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Great Lakes Road Trip- Day 4- The Hodag and Mt Arvon

28 Nov
The Rhinelander Hodag

The Rhinelander Hodag drawn by Blueberry Pie

As we were leaving town, we saw a large, dinosaur-like statue of a monster.  Then we saw the monster again on the water tower.  “What is up with this monster?” we wondered.  I googled  “Rhinelander monster” on my phone and we found out about the Hodag.  The legend of the hodag was one of the funniest things we have ever heard, and we deeply regretted missing the opportunity to take a picture of the family with the hodag statue.    We vowed to research local legends of the towns we stay in on family trips from now on.

After about a 4 hour drive on the highway and an intense hour of driving on unmarked logging roads out in the boonies of Northern Michigan, we reached the top of Mount Arvon.  I wasn’t too worried because DH was doing the driving.  We almost got the van stuck in a huge pothole/mud puddle at one point.  I think Mt. Arvon should probably have a sign saying 4 wheel drive is needed or park and walk the rest of the way up.  The “road” is extended from the parking lot most online sites describe, so you can pretty much drive to the top now.  But like I said, consider walking the last bit if you are in a large vehicle or don’t have 4 wheel drive, especially if it has been rainy.

Mount Arvon

Mount Arvon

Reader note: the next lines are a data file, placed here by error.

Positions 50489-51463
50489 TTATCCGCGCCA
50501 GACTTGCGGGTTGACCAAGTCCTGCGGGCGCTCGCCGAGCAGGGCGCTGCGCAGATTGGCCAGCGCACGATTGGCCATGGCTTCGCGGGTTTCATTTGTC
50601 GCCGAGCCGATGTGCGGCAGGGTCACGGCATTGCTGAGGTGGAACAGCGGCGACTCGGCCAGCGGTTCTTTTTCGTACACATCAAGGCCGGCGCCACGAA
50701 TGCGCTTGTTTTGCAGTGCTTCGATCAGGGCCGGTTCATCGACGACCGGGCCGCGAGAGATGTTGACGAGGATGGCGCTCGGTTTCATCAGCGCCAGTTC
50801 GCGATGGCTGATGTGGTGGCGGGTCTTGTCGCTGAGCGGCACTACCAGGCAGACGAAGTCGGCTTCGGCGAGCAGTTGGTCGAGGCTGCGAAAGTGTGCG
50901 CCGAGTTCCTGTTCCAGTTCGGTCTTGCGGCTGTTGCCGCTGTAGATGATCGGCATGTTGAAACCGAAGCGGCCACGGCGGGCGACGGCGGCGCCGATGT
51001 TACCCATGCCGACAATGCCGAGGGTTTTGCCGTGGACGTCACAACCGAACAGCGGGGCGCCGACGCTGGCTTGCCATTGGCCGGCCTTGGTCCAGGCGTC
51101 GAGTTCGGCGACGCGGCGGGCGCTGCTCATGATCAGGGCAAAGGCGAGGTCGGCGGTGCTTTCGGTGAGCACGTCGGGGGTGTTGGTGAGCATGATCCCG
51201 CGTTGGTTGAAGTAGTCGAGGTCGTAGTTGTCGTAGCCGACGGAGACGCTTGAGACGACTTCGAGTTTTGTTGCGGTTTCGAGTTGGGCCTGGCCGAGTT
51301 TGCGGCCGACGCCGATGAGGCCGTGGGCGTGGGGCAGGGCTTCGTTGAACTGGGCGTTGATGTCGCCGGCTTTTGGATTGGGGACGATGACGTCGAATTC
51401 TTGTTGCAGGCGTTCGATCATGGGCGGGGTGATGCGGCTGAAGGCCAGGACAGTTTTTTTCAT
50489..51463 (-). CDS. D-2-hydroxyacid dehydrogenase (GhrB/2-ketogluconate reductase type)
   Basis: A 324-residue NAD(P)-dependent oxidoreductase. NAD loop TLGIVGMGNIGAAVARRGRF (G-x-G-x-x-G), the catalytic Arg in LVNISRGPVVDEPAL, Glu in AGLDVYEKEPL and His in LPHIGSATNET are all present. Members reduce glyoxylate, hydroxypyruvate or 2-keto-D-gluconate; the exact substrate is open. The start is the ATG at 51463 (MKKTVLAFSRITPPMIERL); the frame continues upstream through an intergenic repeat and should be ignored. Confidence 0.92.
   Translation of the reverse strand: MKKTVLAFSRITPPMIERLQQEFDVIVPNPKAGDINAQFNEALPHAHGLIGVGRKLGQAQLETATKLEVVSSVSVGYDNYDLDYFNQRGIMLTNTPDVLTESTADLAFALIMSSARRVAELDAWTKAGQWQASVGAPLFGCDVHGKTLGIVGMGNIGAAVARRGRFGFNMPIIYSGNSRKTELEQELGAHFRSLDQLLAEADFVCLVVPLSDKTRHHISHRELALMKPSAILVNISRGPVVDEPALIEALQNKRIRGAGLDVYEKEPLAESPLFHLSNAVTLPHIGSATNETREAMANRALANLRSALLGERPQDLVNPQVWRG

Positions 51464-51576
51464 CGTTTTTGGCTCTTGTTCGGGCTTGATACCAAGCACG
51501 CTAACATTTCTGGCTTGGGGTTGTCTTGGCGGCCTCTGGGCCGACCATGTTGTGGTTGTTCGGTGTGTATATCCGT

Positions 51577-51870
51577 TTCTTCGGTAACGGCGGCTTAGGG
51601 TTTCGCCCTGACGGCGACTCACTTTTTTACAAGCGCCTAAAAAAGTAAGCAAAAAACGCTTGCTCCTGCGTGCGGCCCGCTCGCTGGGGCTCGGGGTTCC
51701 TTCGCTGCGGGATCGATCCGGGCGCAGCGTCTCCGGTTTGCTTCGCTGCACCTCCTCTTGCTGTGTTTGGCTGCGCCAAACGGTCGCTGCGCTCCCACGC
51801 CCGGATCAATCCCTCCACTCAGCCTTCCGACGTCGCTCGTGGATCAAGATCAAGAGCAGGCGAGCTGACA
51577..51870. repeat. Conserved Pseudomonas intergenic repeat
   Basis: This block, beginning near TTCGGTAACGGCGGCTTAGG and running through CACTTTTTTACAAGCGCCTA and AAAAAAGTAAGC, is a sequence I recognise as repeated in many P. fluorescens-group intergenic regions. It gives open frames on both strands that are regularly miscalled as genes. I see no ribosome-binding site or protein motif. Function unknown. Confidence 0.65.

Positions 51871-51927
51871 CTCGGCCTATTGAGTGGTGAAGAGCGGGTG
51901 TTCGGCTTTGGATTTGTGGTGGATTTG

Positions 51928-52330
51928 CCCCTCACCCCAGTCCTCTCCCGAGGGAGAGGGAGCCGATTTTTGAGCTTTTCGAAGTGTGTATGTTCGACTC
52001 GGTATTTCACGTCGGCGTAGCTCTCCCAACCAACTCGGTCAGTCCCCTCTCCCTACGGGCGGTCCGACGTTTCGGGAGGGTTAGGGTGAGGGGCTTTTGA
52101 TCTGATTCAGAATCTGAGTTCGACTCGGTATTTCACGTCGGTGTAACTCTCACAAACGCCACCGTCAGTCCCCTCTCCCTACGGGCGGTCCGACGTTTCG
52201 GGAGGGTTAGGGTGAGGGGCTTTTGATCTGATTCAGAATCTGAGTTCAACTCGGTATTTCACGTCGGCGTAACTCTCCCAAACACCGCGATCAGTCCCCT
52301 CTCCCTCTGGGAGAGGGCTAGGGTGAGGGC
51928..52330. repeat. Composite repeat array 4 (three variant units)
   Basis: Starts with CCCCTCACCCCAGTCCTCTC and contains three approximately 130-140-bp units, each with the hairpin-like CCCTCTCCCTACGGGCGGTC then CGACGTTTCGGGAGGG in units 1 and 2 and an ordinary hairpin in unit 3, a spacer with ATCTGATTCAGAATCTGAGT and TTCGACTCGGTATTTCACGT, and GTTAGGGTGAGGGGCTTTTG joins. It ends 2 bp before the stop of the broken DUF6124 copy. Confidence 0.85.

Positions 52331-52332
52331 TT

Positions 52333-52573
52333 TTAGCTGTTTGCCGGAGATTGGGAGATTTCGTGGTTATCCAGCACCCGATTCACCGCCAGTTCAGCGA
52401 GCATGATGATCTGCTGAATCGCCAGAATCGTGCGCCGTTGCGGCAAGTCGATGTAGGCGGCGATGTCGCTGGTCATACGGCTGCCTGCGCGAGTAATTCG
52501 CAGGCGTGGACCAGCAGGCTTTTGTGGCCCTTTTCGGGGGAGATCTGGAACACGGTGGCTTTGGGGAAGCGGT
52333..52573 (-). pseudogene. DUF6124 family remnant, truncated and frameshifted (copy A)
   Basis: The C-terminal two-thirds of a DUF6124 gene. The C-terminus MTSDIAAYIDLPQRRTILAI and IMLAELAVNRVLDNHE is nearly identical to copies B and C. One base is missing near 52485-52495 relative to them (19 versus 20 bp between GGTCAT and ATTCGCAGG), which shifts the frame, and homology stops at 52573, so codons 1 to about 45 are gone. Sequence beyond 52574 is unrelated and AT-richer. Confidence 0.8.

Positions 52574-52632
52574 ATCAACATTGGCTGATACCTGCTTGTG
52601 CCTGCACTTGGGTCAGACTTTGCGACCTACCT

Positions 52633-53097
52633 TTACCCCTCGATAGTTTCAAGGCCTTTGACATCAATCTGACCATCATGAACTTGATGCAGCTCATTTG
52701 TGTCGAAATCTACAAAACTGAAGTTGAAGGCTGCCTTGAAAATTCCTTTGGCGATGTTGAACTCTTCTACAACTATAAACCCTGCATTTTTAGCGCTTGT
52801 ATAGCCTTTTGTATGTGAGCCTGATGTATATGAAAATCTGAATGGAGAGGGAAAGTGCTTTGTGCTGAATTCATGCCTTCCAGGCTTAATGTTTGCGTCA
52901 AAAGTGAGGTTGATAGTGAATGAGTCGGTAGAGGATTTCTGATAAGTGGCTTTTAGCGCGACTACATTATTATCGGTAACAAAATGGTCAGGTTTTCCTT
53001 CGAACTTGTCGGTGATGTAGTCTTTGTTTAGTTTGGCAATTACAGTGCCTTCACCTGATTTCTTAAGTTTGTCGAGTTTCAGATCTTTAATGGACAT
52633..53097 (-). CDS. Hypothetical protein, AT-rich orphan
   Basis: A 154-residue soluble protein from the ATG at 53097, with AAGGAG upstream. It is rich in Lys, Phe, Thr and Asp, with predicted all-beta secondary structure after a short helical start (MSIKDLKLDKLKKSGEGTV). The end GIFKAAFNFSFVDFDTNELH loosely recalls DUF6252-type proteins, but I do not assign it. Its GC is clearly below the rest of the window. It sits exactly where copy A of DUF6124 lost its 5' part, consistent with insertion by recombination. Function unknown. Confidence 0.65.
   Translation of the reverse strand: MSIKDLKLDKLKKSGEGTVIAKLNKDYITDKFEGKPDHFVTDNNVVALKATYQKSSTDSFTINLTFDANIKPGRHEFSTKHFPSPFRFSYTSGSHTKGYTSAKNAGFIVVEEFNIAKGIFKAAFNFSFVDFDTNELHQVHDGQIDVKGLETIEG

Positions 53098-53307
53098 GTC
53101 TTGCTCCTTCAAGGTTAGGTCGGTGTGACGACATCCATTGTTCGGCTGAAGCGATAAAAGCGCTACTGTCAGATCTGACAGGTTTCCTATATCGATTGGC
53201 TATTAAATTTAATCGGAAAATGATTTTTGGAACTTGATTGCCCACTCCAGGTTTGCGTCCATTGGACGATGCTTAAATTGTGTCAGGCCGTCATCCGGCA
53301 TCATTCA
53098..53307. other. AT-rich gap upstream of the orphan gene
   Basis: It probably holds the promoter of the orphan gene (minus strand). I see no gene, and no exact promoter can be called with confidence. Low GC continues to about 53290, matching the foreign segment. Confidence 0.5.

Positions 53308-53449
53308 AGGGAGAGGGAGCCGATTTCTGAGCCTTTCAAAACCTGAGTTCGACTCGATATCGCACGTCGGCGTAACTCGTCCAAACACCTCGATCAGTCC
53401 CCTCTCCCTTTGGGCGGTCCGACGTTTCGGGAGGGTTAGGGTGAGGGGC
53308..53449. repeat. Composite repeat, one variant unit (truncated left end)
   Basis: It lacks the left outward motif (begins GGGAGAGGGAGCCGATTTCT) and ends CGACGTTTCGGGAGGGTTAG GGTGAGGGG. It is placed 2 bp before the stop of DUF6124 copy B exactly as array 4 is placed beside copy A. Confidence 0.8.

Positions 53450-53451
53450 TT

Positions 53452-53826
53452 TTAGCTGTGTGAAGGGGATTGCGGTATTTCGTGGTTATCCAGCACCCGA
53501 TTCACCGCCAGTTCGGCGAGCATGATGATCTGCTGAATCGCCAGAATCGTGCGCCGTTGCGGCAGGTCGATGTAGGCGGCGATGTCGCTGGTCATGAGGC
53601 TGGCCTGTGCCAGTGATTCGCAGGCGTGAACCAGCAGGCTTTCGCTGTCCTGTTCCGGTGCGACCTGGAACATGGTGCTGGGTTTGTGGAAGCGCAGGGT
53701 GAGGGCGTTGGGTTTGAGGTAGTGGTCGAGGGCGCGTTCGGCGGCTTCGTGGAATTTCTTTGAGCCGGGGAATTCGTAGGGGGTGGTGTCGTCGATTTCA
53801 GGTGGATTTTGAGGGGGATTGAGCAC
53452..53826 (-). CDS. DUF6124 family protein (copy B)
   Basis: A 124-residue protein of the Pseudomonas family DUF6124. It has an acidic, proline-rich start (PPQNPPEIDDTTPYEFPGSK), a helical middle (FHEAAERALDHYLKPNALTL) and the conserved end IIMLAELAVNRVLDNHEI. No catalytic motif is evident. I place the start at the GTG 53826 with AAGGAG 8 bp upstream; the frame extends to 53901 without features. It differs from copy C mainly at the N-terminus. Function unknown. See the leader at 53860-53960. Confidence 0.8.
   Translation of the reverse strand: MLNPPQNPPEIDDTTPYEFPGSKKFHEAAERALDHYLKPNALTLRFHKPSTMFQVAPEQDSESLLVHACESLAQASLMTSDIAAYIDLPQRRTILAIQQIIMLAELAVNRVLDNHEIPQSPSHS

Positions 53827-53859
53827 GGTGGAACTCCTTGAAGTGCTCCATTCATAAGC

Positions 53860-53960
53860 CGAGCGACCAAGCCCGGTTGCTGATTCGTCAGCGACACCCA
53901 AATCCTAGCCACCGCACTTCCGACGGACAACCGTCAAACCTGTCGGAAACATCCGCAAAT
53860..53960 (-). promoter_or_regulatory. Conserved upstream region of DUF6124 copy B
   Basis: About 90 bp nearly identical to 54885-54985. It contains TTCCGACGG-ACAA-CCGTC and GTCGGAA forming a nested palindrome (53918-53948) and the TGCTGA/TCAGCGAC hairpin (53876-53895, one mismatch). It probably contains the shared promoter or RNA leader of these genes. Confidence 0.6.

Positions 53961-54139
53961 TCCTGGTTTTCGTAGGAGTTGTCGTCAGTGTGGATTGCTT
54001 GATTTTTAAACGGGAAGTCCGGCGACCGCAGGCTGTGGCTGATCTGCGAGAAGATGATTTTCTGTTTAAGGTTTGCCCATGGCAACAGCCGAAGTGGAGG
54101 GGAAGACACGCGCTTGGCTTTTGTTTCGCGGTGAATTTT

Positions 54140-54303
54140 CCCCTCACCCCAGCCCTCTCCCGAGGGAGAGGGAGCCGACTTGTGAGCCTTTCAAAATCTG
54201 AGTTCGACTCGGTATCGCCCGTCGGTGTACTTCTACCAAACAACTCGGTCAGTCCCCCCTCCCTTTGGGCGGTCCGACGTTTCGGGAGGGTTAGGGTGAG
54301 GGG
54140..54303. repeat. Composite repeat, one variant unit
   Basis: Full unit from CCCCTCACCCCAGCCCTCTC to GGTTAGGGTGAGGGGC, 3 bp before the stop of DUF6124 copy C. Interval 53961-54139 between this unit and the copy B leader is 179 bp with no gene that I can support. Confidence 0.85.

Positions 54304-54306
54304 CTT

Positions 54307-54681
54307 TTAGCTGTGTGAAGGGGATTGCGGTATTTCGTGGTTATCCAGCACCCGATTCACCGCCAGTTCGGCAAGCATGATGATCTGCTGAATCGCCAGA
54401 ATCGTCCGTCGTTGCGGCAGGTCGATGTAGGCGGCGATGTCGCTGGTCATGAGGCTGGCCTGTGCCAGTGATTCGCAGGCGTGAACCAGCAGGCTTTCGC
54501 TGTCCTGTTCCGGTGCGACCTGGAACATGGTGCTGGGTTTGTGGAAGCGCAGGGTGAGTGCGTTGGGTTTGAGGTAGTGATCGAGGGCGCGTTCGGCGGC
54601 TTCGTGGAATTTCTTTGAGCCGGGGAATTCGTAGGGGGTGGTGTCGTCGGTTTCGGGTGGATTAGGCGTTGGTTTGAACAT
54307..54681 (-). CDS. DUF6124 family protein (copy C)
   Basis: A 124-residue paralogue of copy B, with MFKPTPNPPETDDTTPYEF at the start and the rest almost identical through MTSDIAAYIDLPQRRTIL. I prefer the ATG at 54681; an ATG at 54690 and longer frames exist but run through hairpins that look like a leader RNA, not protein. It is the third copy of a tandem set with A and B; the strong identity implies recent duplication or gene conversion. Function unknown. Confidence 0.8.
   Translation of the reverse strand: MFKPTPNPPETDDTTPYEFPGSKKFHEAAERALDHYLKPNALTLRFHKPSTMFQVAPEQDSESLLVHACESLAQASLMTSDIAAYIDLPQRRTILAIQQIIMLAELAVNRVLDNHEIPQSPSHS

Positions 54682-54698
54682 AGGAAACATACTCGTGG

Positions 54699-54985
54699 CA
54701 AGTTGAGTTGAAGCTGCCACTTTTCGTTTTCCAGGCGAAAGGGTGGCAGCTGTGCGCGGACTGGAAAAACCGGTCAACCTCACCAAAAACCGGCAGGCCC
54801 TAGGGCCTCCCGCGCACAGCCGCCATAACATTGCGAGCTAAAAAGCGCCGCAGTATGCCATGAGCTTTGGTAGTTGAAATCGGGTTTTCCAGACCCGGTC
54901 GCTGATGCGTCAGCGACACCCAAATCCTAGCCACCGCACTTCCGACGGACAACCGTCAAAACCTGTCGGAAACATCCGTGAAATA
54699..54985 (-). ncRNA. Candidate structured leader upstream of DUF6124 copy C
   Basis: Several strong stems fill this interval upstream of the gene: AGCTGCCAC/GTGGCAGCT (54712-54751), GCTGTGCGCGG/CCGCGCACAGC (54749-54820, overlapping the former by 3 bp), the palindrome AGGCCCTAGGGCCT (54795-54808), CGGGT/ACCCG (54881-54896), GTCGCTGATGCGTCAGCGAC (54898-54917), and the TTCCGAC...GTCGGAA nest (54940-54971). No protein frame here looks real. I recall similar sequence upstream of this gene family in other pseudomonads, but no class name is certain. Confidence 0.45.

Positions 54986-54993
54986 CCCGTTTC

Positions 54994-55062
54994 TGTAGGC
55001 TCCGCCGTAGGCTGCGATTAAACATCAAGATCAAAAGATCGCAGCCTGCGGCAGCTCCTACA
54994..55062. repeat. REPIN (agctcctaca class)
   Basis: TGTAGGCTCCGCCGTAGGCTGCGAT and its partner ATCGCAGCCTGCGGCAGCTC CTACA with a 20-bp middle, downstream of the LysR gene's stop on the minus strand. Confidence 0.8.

On the way down, DH had a headache from the worries of transporting the family through such unfamiliar territory with mostly unmarked roads.  When we got to the nearest town, L’anse, I suggested we stop at a park to relax for a bit.  We stumbled upon this little playground right on the shore of Lake Superior and spent 20 of the most glorious minutes of my life playing in the sunshine and breeze.  Every time since, when someone says, “picture the perfect place” or “Picture yourself on a beach,”  I imagine myself back in this little park.


Mom! Watch! aaand cue Chariots of Fire soundtrack: Dun Dun da-Dun Dunnnn daaaa….

IMG_0863 IMG_0865 IMG_0885IMG_0887 IMG_0889 IMG_0893 IMG_0890 IMG_0877

We planned on camping at Pictured Rocks National Lakeshore.  We got there at about 5 pm and all the camping spots were taken.  Online had warned of this, but we have always been so lucky to get campsites, that the DH assumed we would find one.  We did not.  After lots of frustrating driving around, we found a picnic spot, and I cooked dinner while the kids played on the beach again.  We should have just gone ahead and visited the pretty places there at Pictured Rocks that we wanted to see, but we wasted all our daylight looking for a campsite.  Hind sight is 20/20.

As our trip progressed, we learned the hard way that the Great Lakes are a popular attraction and you should book ALL of your campsites/hotel rooms 6-12 months in advance.